Earlier this week, you may have seen or heard about an article published by Wired detailing two hacker’s wirelessly breaking into and taking control of a Jeep Cherokee. We take these matters very seriously here at Autopark Chrysler Jeep, and rather than shy away from the problem, we’d like to tackle it head on.
Let’s talk about the security breach, how Chrysler and others are responding, and what you need to do in order to keep your vehicle’s entertainment system secure.
Security Engineer Charlie Miller, and Director of Vehicle Safety and Research for IOActive, Chris Valasek, are well known for their car-hacking abilities. This isn’t their first car-hack, but it is their first car-hack performed wirelessly. Miller and Valasek were able to breach the Jeep Cherokee’s entertainment system and over-ride the driver’s controls all from the comfort of their home.
The hack was a demonstration – not a malicious attack – but the message of this incident is clear: Car cybersecurity is important. Miller and Valasek have alerted Fiat Chrysler Automobiles (FCA) of their system’s vulnerability, and they have responded with a security update. More on that later.
How did they hack the car?
As technology has progressed, automobiles have seen more integration with wireless internet for recent news, weather, and car updates on the go. These wireless systems open more avenues for hackers to access a car’s entertainment and computer systems.
Since the bulk of new vehicles now come equipped with wireless entertainment systems, the hack presents an entirely new challenge for all car manufacturers.
What’s being done about the car hacking?
In response to the hacker’s demonstration, two members of congress, Senator Ed Markey (D-Mass.) and Senator Richard Blumenthal (D-Conn.) have introduced a bill to establish standard cybersecurity requirements for all car manufacturers.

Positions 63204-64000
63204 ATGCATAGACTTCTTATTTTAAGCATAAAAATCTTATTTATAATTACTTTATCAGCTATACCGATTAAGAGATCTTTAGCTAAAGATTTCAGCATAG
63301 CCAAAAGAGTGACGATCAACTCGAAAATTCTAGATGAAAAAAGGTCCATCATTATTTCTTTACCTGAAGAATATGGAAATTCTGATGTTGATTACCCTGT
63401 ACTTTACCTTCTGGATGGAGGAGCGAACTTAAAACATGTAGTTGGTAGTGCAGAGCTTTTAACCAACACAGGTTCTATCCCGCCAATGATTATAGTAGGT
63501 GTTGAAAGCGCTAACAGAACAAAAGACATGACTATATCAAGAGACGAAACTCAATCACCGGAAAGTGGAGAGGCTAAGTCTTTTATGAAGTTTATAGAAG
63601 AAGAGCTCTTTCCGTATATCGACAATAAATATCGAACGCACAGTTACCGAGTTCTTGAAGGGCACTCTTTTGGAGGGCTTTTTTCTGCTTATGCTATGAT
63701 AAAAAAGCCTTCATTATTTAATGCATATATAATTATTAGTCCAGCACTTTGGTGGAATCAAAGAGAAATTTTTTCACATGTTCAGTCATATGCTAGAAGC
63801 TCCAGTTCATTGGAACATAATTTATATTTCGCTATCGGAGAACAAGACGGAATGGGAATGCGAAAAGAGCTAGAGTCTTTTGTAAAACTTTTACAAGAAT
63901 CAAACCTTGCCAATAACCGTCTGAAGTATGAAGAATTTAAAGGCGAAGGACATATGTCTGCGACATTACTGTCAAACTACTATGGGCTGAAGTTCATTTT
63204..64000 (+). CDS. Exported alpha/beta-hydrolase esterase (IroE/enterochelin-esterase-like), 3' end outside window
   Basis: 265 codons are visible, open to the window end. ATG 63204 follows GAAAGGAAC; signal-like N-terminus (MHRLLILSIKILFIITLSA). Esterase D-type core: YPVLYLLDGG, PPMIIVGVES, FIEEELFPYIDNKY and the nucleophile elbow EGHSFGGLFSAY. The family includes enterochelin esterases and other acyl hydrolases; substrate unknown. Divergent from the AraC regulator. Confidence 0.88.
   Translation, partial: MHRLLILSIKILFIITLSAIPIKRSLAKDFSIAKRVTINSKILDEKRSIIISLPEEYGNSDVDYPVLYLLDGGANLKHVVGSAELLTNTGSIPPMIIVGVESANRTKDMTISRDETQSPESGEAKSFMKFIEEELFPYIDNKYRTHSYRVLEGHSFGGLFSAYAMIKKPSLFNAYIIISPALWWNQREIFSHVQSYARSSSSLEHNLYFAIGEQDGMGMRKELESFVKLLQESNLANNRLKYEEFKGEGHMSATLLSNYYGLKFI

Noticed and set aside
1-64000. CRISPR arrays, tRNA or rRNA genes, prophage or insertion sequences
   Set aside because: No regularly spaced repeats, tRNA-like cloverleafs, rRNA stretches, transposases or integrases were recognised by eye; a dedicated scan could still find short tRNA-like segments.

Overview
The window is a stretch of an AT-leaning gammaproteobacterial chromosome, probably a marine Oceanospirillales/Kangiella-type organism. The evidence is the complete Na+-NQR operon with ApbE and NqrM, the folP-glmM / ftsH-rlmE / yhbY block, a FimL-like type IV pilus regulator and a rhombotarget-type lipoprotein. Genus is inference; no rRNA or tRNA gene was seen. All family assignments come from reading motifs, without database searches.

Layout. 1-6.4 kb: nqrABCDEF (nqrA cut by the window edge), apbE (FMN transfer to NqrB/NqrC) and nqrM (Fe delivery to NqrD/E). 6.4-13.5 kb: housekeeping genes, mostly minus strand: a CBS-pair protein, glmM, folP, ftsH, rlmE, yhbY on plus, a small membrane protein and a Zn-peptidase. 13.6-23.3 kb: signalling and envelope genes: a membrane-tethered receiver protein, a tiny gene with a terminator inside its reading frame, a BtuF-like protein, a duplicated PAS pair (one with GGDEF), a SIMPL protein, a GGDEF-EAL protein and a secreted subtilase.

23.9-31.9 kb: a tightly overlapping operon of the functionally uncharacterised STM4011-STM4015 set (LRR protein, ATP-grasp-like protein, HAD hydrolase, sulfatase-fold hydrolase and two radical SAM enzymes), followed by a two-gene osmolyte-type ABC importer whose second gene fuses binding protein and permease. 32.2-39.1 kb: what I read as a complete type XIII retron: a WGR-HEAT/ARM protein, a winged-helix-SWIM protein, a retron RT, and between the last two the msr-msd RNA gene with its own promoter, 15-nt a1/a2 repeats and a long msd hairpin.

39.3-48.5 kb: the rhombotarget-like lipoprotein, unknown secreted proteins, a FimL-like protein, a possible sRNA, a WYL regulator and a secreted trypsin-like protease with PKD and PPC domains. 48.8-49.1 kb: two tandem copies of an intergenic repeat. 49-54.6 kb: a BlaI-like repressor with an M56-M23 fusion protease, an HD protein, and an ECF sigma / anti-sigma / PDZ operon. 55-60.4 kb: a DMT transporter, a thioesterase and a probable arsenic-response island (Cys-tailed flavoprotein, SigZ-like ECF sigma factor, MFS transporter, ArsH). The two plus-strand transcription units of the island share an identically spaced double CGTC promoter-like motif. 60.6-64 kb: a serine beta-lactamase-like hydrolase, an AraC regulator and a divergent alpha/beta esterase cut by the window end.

“This common-sense legislation protects the public against cyber criminals who exploit exciting advances in technology like self-driving and wireless connected cars.” Said Senator Blumenthal.
The Security and Privacy in Your Car Act would require vehicles to come equipped with security technology that can detect, report, and stop hacking attempts in real time.
Chrysler’s response to the vulnerability
Fiat Chrysler Automobiles (FCA) has released a statement citing their commitment to the security and safety of their customers, and has released a free firmware update to improve your vehicle’s electronic security and communication systems.
If you drive a Chrysler, Jeep, Dodge, or Ram vehicle, we recommend visiting this website to see if you need an update. Make sure you have your VIN number handy.
If you don’t know your VIN number, you can find it by standing outside the vehicle and looking at the corner of your windshield on the driver’s side for a 17-digit number. If you don’t find it there, look inside the driver’s side door jamb (where the door latches when closed).
Don’t put this off
If you are in need of an update, we highly recommend you do so as soon as you can. As mentioned before, the update is free of charge. If you’re not comfortable installing the update yourself, we recommend letting our skilled service department take care of it.
Chrysler is always committed to keeping you and your car secure, and they’ll continue to improve and strengthen the security of their cars moving forward. If you have any questions or concerns, please don’t hesitate to give us a call.